A story which starts with a first-hand account of a crime, or does it.
The Verdict Nick Stone
After the First chapter the novel is narrated by Terry Flint, a Law Clerk who is part of the defence team at the trial of a man accused of murder. The main storey centres on the defences investigation into the crime; but the real story is of the moral dilemmas faced by Terry when he realises his once best friend Vernon James is the accused. The friendship had ended badly years before the start of the book. Throughout Terry is doing his duty trying to find evidence which will clear Vernon, but why, and if he can establish Vernon’s innocence will he?
The characters in this book are well written, Terry is somebody everybody will like, and Vernon is instantly dislikeable. Ideal for the story.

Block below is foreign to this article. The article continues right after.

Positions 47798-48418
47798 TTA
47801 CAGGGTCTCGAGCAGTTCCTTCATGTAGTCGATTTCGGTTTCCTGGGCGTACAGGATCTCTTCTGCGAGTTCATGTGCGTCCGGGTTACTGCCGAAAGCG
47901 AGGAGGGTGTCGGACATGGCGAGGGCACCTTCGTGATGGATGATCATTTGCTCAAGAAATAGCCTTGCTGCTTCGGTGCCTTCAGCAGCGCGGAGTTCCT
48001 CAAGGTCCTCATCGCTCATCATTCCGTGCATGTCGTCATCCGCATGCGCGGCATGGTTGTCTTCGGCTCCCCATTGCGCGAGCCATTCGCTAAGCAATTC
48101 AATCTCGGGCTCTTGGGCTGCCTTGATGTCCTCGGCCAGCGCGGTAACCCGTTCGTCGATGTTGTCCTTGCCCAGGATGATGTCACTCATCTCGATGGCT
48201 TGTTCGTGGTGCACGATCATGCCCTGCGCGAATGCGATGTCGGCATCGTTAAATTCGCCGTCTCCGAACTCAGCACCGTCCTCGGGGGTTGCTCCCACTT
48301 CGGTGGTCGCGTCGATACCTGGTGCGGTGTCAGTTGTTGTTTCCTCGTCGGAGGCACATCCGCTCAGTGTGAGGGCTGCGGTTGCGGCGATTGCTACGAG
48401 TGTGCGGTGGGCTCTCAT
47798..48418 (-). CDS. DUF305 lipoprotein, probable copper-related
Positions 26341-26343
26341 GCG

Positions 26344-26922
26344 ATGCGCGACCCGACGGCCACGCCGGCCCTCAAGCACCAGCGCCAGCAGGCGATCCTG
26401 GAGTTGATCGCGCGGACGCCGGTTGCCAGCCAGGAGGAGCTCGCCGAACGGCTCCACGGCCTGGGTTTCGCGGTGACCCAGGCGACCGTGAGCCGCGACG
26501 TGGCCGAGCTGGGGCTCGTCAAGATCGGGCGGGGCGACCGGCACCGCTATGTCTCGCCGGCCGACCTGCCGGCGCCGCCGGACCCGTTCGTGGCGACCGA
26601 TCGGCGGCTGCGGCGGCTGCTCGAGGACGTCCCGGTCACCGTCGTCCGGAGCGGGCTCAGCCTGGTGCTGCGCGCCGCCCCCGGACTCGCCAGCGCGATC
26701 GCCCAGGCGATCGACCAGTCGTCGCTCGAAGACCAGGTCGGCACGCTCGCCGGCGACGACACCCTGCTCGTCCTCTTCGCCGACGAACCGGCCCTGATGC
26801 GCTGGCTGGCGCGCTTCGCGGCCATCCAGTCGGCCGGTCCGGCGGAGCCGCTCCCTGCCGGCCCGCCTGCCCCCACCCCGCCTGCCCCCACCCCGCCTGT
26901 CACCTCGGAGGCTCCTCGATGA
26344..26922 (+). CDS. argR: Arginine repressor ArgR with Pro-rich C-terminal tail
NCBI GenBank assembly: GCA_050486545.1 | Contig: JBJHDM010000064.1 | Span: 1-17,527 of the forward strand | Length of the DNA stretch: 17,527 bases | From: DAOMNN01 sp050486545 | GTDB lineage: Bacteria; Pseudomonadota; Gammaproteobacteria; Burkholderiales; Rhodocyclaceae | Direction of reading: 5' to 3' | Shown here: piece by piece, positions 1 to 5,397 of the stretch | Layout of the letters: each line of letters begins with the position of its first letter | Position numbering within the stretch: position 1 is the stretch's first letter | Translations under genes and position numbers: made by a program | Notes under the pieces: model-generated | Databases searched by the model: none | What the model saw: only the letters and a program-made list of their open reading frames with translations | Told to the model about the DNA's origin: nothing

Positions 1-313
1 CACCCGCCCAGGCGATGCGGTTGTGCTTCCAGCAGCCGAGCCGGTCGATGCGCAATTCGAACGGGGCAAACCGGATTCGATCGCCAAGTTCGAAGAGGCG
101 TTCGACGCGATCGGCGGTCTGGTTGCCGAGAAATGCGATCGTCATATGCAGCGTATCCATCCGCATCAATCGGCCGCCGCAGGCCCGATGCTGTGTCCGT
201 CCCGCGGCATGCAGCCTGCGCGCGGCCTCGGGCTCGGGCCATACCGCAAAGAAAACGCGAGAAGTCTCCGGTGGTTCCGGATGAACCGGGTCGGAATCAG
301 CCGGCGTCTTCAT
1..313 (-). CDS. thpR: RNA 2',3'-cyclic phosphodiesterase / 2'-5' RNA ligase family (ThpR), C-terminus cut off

There are some points in this book which might not sit well with people who understand Police and Legal procedures, but stay with it. The irregularities have been put early in the story to give the writer a licence to return to them later, and put them right. It might not happen like this in the real world, or we’d like to think it wouldn’t, but it does make for a good story
The book is typical English Crime Drama for the first three quarters of the story, but then goes a bit Robert Ludlum in the last quarter. I have to say I didn’t think it needed to go in that direction, and if anything it spoiled what was a good mystery.
At the close of the narrative the story is ended by a series of Newspaper Clippings which are supposed to tie up the loose ends. I have to confess I didn’t like this. It made me think that the writer was struggling to find an end.
Nick Stone has written a cracking story which, in my opinion, would have benefitted from leaving out the last 25% of the narrative.
Was this one of the best books I’ve read No.
Will I give Nick Stones next book a chance? Hell yes; because if it wasn’t for the last quarter of the story, it would have been one of the best books I’ve ever read.